COVID-19: Folk art thrives through online classes in lockdown – The Hindu


During the COVID-19 pandemic, Indian folk artists are finding new ways to connect with art enthusiasts across the world. A bridge in this endeavour is MeMeraki, an art start-up known for its artistic handpainted bags.

Founded by Yosha Gupta in 2017, MeMeraki is inspired by the Greek word ‘Meraki’, meaning ‘to do something with so much heart and soul that you leave a part of your soul in your work’. Says Yosha, “It beautifully represents our artists. The ‘Me’ in MeMeraki is for our patrons and the eternal knot in the logo represents ‘Interconnectedness’ in many cultures, and thus represents connecting our patrons to our artists and their work.”

Learning from masters

The online folk art workshops ( are a boon for aficionados, facilitating their learning from the masters. So far, 10 such classes have been held with participants from USA, UK, Australia, France, Hong Kong and India learning from artists such as: Pratima Bharti (Madhubani), Rajendra Sharma (Miniature art), Apindra Swain (Pattachitra), Sai Kiran (Cheriyal Scroll), Venkat Raman Singh Shyam (Gond), Kalyan Joshi (Phad painting), Krishna Tashi Palmo (Thangka art), Manoranjan Chitrakar (Patua) and Subhash Bhil (Bhil art).

Yosha Gupta with a handpainted bag
| Photo Credit:
By arrangement

“The feedback from participants has been amazing,” says Yosha. “The time zone doesn’t work for some in California and yet they stay up from 12:30 am to 2:30 am (their time) to participate. One enthusiast from Ambala calls it the most productive two hours of her lockdown life.”

The fees is ₹750 per participant for a two-hour session with 10 participants per class. “Sometimes the internet connectivity in villages/cities where artists live is not very good. We spend a lot of time working through details of what can be taught in a two-hour class,” she says adding they also explain artists how to use Zoom and show their work while teaching.

Introducing the art

The sessions introduce the artist, explain the art form and narrate stories associated with it; traditional music from the region where the art is, is also played to give participants ‘a truly immersive experience’.

On the idea to curate these online classes, she informs, “During lockdown, our revenues have totally plummeted as people aren’t buying much and importantly delivery services aren’t operational. During discussions with some of our artists, we realised things are even worse for them.”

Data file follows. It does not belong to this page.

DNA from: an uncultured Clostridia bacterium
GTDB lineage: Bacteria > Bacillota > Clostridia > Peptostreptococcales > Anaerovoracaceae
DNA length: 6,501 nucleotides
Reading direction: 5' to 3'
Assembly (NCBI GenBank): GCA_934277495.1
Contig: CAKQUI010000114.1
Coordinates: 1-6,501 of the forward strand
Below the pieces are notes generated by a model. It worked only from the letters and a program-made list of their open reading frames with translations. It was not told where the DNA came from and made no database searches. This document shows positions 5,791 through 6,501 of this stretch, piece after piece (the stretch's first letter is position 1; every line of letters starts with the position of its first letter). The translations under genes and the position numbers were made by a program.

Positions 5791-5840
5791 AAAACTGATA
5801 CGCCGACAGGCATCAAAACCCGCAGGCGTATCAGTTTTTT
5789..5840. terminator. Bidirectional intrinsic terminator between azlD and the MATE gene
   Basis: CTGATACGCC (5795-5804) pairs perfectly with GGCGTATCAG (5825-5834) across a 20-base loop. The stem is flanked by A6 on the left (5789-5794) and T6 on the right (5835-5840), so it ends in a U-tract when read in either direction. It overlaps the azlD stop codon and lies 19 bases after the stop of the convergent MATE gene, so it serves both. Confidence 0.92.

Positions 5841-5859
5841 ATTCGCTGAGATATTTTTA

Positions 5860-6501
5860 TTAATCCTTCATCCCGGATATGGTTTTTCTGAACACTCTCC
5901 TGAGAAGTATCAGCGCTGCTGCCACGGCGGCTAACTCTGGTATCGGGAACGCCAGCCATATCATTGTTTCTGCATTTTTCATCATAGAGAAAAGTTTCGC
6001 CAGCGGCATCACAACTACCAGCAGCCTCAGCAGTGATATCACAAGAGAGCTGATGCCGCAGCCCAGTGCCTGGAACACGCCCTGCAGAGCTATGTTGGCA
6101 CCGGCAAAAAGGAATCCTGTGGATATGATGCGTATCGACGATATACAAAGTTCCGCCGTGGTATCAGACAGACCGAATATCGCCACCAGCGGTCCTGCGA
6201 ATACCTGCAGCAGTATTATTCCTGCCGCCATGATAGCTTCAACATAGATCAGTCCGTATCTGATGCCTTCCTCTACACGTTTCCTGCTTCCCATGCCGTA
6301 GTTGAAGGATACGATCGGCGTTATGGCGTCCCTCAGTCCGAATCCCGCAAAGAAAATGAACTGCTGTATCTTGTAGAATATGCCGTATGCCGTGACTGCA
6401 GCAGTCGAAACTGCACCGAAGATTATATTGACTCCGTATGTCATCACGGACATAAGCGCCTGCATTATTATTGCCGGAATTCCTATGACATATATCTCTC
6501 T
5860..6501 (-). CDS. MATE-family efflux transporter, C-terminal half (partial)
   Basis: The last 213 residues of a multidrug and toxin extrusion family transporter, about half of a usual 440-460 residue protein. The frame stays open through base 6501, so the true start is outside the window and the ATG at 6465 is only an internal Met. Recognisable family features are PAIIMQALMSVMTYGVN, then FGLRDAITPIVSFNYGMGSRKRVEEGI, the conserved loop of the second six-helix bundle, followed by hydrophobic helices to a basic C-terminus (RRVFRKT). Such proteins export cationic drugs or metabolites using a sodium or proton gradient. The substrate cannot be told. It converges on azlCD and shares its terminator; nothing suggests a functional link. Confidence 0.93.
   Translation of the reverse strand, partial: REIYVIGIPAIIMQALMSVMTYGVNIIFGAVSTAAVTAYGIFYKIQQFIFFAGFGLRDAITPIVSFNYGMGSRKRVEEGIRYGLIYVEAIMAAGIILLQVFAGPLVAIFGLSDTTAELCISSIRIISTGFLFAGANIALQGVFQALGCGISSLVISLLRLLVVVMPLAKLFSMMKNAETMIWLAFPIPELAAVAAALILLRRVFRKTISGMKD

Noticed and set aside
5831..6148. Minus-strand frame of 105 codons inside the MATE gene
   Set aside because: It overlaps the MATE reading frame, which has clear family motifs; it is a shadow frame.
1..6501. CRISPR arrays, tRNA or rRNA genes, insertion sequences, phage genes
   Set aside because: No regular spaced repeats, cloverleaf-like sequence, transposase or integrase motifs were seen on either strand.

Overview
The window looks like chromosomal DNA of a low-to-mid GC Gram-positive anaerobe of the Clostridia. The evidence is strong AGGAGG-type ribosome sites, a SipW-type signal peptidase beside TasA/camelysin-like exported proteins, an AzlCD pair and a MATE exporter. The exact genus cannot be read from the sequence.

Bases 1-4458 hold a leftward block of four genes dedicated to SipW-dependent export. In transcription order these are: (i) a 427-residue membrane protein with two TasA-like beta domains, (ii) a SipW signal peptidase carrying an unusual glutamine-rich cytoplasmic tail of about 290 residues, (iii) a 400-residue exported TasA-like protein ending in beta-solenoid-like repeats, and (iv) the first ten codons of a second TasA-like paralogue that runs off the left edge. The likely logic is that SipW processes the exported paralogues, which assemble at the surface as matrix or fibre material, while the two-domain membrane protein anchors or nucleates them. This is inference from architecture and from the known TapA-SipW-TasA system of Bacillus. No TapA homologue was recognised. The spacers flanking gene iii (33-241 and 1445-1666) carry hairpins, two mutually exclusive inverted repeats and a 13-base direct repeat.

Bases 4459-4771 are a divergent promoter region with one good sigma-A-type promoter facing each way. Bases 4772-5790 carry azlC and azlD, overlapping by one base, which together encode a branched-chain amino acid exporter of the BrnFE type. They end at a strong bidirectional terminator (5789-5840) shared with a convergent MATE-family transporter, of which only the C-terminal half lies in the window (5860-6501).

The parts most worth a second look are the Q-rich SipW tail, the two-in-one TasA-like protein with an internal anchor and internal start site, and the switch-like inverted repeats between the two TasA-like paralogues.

During a folk art session
| Photo Credit:
By arrangement

With a growing interest in online content activities and videos of artists painting posted on their social media pages, she realised the potential. “This is definitely the first-of-its kind of classes where artists from smaller towns and villages like Raghurajpur are also able to teach art to anyone across the world. At this point, we are sending the revenue from these classes to artists as the reason to start was to help them during this tough period.”

Yosha lives in Hong Kong and travels to India every three-months and her team is based in Gurugram. She connects with artists through WhatsApp and works on co-creating new design ideas and colour palettes.

Keen interest

Hailing from Aligarh in Uttar Pradesh, art — performing arts, fine arts and folk arts — has been a big part of Yosha’s life. Observing her mother, an amateur artist, helped her develop a huge appreciation for it. Her clothes, jewellery, bags and the furniture in her home are all hand-painted by Indian folk artists. In fact, she made heads turn with her Gucci hand bag hand-painted by Madhubani artist Ranjeet Jha. “Everyone just loved it and enquired where they could get bags like mine. It was obvious there was a market for it and the rest then followed,” she says on her start-up.

There was also an interest to nurture a dying art and let the world experience art and discover the artists. “Folk art has been practised for generations in families and these artists are masters of their craft. Folk art used to be a beautiful experience incorporating music, dance and storytelling along with the art. Sadly these arts are now dying for the lack awareness about them among people,” she says, adding “artists are heroes of their brand; hence our effort is to shine the spotlight on them.”

Hand-painted wooden clutch
| Photo Credit:
By arrangement

In September 2019, Yosha and a photographer friend visited Raghurajpur in Orissa, Kishangarh and Jaipur in Rajasthan. Their social media pages showcased videos of the dances and music from the village, giving people a glimpse of what their lives are and raising awareness on their work.

How do artists benefit from her start-up? “We make fair payments. Recognition of their work — most designers never reveal the artisans they work with. In our case, the whole premise and mission of our brand is to showcase artists in different ways — our products being one of them. Also, the artists are able to reach an audience across the globe while sitting at home and a chance to travel internationally,” she points out.

(More information on the online classes is available on at